Michele Dugan of Southeast, who works to locate and reunite lost pets with their owners, said yesterday that she was going out to post some additional fliers and look into the reported sightings.

Afterward, she said, she would check out the rest stop, where the shiba inu slipped from his collar early Thursday. His owner, trucker Alen Nelson, was hauling frozen bread to Atlanta when the dog, who also answers to "Little Toad," ran away from him.

Nelson, who was just outside Oklahoma City on Sunday night, said the dog was spooked by the new Freightliner rig he was driving and ran away. Sato was used to riding in a Kenworth.

Anyone who might have seen the dog is asked to call 845-494-1519 or 914-329-6067. Nelson said he was offering a $500 reward.

Reach Michael Risinit at mrisinit@lohud.com or 845-228-2274.

Sunday, January 6, 2008

Laser pointers

During the quest to put up my new bookshelf, I found the laser pointer that I had bought to play with Tierce. I figured that I might as well see if it still worked, so I turned it on. As luck would have it, Tierce saw it and immediately pounced at it. This was not the problem. The problem was, after less than 30 seconds of exposure to this little red light, he was running around the living room looking for it - for an hour. I definitely urge anyone who has one of these things to rethink playing with their Shibas with them.

I'm not alone. A Google search for "laser pointers dogs OCD" nets thousands of pages. This page particularly warns against using laser pointers as play or training aids because of the behaviour that they encourage.

I notice that Tierce also chases shadows when we walk at night. It's not appearing to be a manifestation of OCD. Apparently he can understand that shadows come and go, but the light from the laser pointer appeared to have a weird effect on his mind. He even spent 10 minutes staring at my boyfriend's computer tower, at the blue light that indicated its functioning status. A blinking cycling light from MEC elicited only an initial period of excitement, followed by boredom. Kind of like a crack junkie being given a big chocolate bar. Nice, but nothing special and he doesn't really want to eat anyway.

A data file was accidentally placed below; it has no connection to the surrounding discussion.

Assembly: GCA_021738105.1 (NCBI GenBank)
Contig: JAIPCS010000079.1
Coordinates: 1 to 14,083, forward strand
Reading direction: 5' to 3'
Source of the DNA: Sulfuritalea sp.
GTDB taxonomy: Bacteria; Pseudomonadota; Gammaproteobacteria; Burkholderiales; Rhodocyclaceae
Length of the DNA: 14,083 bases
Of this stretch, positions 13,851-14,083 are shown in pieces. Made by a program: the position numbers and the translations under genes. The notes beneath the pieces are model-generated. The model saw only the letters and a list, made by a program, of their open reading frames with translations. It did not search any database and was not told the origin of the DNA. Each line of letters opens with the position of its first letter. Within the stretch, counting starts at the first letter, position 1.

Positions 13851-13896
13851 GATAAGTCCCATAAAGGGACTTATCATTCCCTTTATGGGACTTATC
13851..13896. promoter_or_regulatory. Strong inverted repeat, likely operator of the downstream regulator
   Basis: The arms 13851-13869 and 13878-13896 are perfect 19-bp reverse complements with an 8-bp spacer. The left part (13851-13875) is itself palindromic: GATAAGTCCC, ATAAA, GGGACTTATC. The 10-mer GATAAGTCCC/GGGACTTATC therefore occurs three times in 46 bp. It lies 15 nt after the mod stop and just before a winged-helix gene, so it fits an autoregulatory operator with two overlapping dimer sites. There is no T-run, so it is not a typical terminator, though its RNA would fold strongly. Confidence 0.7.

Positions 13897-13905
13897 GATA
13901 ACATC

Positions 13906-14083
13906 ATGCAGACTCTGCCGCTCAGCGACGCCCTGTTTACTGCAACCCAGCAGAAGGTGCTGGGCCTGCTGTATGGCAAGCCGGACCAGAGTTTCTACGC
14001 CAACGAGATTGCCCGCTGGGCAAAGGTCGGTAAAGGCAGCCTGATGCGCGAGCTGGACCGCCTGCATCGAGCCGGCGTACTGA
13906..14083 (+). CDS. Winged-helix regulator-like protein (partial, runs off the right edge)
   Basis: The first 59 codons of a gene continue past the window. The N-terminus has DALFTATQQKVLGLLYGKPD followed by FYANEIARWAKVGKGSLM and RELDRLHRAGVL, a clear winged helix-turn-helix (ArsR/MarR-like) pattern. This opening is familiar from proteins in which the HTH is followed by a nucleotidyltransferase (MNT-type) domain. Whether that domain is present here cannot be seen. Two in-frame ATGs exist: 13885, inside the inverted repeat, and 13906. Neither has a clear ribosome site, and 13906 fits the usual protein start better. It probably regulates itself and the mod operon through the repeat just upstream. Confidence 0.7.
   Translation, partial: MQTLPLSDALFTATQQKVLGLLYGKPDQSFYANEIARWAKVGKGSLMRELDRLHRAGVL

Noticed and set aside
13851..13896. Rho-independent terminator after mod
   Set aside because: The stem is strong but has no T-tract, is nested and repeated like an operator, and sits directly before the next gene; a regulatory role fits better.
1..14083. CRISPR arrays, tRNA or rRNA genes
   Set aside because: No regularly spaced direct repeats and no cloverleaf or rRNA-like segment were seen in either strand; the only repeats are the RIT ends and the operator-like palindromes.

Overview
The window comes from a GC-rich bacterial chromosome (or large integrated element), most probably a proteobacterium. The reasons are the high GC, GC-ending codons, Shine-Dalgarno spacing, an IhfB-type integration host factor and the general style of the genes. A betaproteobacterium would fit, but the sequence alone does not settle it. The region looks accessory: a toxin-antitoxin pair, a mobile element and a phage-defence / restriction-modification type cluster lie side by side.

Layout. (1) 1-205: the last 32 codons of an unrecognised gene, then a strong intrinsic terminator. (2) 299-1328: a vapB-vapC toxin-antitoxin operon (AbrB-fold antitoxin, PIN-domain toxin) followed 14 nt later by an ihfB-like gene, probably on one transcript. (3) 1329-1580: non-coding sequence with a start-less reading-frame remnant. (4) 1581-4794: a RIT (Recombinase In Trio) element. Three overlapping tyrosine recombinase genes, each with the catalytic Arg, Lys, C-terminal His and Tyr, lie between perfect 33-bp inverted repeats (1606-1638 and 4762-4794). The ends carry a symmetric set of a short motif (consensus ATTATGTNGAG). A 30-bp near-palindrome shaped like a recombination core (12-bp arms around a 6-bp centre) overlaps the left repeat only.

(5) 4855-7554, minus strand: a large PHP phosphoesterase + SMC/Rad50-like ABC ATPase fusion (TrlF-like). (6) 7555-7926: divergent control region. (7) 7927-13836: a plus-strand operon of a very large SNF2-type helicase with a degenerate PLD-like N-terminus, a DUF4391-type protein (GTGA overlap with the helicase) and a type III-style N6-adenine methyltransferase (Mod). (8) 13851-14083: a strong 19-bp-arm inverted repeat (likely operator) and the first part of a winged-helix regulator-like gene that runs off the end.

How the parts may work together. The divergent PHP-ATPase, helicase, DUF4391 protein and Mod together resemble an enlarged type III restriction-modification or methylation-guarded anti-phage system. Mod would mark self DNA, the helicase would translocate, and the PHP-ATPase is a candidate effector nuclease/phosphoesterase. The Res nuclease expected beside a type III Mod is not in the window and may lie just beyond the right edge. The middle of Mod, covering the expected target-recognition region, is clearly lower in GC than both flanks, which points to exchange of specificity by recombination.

Sorry Tierce, no more little red lights for you.

ALERT: Lost Shiba!

(Original publication: January 6, 2008)

Sato, a 2-year-old dog Shiba Inu, should be riding shotgun in a Freightliner cab tonight on his way home to Colorado.

But the 23-pound, red dog with a tan belly is instead on the loose in the Lower Hudson Valley.

His owner, trucker Alen Nelson, was hauling frozen bread to Atlanta early Thursday when the dog, who also answers to Little Toad, ran away from him at the westbound rest stop on Interstate 84 in East Fishkill.

Nelson, who was just outside Oklahoma City tonight, said the dog was spooked by the new truck and ran away. He was used to riding in a Kenworth. Nelson wanted to keep searching for his friend but said the freight company told him to keep on trucking or find a new job.

People living near the rest stop have been searching for the dog, and ask that anyone who might have seen it call 845-494-1519 or 914-329-6067.

Nelson said he is offering a $500 reward.

Nothing in life is free